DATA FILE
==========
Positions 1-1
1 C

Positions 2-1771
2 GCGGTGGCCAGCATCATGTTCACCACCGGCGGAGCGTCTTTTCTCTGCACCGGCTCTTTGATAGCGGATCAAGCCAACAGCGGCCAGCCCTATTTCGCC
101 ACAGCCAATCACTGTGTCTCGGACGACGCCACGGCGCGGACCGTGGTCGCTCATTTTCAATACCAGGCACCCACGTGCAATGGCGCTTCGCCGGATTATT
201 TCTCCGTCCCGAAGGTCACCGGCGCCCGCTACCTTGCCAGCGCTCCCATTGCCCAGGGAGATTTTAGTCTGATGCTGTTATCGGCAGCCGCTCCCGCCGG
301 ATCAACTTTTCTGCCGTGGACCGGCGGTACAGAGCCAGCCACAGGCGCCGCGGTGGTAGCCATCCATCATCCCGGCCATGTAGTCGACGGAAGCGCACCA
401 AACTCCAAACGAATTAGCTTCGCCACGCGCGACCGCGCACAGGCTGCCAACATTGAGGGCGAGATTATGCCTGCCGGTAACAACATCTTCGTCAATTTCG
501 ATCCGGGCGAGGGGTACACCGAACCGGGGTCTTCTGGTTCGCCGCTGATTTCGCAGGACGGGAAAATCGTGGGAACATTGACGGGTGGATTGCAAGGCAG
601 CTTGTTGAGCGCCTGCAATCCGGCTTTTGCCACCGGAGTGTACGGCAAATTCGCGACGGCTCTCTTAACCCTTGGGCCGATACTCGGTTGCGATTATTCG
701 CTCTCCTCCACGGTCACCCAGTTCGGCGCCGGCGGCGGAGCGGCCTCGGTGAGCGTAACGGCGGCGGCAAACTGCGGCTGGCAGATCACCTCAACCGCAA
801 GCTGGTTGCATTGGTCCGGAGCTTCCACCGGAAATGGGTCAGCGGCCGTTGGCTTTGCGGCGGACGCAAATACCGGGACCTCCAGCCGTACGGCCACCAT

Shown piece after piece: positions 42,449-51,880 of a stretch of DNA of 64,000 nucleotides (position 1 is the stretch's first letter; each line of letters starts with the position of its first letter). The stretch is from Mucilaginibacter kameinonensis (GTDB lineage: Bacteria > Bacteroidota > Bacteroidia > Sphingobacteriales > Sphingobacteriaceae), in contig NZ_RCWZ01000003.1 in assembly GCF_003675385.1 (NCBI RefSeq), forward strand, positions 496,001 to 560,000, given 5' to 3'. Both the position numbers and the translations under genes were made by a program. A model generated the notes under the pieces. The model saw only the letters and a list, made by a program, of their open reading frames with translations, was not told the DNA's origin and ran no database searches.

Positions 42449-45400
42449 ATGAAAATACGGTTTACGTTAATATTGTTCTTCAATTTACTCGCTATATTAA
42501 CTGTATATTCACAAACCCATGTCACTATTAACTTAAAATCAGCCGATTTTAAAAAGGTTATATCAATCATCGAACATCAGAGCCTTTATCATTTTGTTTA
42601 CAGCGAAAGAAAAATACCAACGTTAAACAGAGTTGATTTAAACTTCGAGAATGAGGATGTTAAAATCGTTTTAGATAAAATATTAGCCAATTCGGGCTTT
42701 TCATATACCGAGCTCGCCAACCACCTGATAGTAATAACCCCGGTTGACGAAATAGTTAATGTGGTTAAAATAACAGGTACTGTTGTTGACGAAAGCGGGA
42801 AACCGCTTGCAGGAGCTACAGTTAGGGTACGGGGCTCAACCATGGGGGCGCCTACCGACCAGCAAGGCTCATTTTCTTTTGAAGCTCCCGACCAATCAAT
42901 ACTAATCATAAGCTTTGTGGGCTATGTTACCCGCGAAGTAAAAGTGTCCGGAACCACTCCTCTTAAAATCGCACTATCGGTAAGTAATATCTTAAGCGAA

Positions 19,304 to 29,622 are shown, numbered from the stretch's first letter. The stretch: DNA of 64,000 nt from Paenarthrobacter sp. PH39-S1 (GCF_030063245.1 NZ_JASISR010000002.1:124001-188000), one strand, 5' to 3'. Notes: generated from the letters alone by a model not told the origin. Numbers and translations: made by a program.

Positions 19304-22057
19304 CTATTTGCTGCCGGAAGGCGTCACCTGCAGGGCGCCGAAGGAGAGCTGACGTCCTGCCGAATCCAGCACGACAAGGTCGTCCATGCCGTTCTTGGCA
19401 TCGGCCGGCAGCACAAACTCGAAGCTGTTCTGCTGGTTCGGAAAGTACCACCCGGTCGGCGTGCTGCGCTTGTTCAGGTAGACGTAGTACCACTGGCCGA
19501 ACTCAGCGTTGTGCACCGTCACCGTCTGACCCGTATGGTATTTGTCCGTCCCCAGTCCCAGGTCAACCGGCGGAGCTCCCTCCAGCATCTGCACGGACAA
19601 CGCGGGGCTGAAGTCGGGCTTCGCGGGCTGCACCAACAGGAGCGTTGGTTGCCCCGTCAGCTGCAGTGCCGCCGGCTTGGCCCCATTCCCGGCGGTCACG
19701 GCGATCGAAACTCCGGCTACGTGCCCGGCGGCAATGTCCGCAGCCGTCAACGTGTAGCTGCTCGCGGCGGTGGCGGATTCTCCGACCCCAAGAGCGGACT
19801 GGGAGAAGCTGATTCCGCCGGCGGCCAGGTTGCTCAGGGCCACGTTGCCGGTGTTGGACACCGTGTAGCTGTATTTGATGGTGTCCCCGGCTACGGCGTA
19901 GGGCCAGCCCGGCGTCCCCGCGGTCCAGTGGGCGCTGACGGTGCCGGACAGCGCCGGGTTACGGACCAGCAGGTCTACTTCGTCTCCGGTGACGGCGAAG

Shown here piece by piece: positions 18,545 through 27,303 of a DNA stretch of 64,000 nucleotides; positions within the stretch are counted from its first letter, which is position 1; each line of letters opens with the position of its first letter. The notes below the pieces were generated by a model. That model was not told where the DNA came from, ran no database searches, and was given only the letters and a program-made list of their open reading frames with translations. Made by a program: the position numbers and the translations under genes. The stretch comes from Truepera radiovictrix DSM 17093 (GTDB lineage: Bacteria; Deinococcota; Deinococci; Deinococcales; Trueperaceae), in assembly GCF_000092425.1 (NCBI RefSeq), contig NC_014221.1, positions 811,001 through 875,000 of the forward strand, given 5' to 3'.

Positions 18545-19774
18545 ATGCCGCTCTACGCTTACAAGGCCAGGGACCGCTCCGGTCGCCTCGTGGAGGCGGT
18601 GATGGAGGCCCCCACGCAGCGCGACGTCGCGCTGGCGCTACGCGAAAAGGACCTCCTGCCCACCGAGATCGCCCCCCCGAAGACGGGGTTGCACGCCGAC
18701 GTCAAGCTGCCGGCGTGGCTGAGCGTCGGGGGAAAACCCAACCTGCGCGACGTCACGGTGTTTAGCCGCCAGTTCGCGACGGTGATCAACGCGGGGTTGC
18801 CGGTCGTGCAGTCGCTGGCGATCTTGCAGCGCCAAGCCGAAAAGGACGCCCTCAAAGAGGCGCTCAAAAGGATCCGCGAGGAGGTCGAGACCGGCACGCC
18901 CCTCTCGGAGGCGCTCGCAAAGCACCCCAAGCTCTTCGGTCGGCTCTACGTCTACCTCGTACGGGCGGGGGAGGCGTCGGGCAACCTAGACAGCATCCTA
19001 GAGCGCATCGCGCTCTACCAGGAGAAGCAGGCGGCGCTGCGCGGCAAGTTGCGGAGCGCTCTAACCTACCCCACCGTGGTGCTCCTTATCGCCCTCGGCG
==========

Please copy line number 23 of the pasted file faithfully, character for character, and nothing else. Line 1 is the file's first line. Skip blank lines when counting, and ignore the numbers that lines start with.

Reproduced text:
19304 CTATTTGCTGCCGGAAGGCGTCACCTGCAGGGCGCCGAAGGAGAGCTGACGTCCTGCCGAATCCAGCACGACAAGGTCGTCCATGCCGTTCTTGGCA